The coating is an ultra-thin layer 500nm thick, which is applied to the threads before weaving, guaranteeing complete coverage. The coating contains enzymes which actively degrade the targeted agents. Different enzyme can be utilized to create a variety of coatings optimized for different uses. The NRL researchers have successfully tested the coating on cotton fabric and glass cloth using pesticides, including the nerve agent simulant methyl parathion.

Sunday, June 05, 2005

Open Source Reality

Two researchers from opposite sides of the world have embarked on a project which they hope may change production, economics, and the very fabric of human society forever.

Find out more at my new blog:
Tomorrow Next.

Blue Brain Supercomputer Aims To Model Entire Brain

IBM's Blue Gene and the Ecole Polytechnique Fédérale de Lausanne have embarked on a project who's eventual goal is to create a functioning computer simulation of the entire human brain. Beginning with a simulation of a column of neurons in the neocortex of a rat brain, the team hopes to eventually expand to cover the whole brain, but they admit they don't yet have the computational power:

"The whole supercomputer is going to act as a single neocortical circuit...We won't have enough computing power in the next 10 years to simulate the whole brain," according to Henry Markram, director of the University's Brain and Mind Institute.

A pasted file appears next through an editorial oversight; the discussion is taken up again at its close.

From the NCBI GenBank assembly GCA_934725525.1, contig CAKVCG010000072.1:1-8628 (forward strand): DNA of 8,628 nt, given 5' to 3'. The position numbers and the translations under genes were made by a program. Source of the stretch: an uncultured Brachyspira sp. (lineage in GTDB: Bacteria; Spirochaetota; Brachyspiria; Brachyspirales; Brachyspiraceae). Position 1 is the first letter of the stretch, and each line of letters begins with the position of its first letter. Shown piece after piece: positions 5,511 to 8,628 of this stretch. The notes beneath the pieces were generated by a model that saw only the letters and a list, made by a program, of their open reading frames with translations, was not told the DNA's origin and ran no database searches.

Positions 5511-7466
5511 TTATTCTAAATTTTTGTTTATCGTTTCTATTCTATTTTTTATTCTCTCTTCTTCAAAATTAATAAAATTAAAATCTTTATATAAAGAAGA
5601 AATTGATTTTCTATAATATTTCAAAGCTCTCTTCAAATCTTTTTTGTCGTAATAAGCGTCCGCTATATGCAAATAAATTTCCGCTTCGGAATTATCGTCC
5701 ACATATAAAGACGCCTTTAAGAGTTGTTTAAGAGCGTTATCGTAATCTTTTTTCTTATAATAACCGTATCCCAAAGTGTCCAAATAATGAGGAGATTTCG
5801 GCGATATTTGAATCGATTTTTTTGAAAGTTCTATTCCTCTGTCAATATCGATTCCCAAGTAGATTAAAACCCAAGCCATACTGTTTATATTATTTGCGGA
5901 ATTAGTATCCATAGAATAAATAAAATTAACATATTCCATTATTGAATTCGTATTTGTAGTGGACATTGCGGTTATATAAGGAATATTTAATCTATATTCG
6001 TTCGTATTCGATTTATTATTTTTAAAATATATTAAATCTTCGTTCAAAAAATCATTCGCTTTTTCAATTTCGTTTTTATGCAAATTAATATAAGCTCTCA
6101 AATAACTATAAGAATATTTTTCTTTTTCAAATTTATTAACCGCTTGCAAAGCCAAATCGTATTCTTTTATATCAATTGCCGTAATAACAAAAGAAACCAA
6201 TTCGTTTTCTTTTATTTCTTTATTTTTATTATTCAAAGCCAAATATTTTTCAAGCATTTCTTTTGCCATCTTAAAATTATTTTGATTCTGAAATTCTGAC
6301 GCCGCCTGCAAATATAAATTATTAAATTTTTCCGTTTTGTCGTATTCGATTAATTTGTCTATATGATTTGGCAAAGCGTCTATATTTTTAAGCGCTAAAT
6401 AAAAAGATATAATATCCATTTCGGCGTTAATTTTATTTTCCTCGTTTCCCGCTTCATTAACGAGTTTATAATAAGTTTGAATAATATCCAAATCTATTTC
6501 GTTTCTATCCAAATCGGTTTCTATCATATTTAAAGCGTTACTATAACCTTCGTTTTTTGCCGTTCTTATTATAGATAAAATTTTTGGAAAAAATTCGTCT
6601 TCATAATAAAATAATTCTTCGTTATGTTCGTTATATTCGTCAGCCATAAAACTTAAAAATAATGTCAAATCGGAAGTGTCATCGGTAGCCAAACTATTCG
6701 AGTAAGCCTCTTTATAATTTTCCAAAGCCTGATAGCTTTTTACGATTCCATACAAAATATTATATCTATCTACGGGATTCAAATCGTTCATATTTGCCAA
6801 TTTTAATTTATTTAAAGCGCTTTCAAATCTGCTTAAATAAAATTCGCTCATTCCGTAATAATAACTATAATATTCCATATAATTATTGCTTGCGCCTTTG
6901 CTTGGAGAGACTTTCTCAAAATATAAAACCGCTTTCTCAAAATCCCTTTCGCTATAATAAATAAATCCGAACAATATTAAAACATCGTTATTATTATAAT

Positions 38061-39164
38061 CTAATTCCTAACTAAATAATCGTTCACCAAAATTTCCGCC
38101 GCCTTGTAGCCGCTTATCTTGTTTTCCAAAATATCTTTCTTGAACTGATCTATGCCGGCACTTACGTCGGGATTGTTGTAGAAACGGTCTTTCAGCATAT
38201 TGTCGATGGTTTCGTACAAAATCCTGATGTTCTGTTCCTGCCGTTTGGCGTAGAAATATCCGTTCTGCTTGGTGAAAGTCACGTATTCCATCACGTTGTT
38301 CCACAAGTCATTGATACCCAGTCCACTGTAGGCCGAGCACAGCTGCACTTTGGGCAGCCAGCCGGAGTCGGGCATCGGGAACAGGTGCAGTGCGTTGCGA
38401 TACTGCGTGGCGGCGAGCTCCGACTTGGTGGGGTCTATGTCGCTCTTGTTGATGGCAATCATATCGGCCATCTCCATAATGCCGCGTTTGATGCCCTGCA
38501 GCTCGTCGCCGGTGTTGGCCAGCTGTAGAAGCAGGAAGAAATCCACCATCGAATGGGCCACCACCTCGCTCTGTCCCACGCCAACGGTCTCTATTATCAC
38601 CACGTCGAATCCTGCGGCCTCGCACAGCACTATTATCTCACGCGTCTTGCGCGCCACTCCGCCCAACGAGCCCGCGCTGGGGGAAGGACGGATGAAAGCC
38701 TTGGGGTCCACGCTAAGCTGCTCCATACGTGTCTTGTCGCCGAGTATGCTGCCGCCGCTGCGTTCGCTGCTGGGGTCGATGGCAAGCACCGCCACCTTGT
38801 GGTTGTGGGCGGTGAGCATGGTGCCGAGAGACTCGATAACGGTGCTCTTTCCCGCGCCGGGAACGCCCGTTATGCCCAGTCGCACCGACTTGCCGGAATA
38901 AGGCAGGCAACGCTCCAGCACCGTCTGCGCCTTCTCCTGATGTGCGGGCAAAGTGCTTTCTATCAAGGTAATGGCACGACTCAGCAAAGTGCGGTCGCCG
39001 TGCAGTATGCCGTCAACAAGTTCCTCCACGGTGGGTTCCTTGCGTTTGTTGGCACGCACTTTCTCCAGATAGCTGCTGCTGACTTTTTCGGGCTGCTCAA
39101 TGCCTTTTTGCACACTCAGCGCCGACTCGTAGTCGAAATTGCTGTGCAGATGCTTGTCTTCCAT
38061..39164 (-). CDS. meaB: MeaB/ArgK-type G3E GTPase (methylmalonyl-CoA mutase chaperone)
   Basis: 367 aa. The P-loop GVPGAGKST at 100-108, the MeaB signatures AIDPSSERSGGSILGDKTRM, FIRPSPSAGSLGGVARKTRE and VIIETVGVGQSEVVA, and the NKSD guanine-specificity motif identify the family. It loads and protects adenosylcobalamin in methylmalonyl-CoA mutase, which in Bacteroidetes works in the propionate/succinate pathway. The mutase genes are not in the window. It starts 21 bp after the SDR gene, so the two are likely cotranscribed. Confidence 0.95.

"The neocortical microcircuit is very similar from mouse to man," Markram said. "It's a project that could explain how the human cognitive process works. We'd be able to witness in detail how information is processed, how it is stored and retrieved. And it's going to save an immense amount of animal research."

The IBM Press Release provides more details.

Saturday, June 04, 2005

New Bio-Diesel Process Boosts Yields Dramatically

University of Wisconsin researchers have discovered a new process for making bio-diesel that contains 90% of the energy from the source material. It has the potential to create twice the energy as is created in using corn to make ethanol.

Ethanol production creates 1.1 units of energy for every unit of energy consumed. In the new process, 2.2 units of energy for every unit of energy consumed in energy production.


"The fuel we're making stores a considerable amount of hydrogen," says Professor James Dumesic who leads the team. "Each molecule of hydrogen is used to convert each carbon atom in the carbohydrate reactant to an alkane. It's a very high yield. We don't lose a lot of carbon. The carbon acts as an effective energy carrier for transportation vehicles. It's not unlike the way our own bodies use carbohydrates to store energy."

About 75 percent of the dry weight of herbaceous and woody biomass is comprised of carbohydrates. Because the UW-Madison process works with a range of carbohydrates, a wide range of plants, and more parts of the plant, can be consumed to make fuel.

According to the researchers, "The current delivered cost of biomass is comparable or even cheaper than petroleum-based feedstock on an energy basis."

STED Microscopy Breaks Optical Barrier

Researchers at the Max Planck Institute for Biophysical Chemistry in Göttingen have created a new law explaining how STED microscopy overcomes the limit proposed by Ernst Abbe in 1873 which limited the resolving power of an optical microscopes based on the wavelength of the light used. The new law which describes the resolving power of the researchers STED technique which adds a square-root element allowing theoretically unlimited optical resolution in fluorescence microscopy.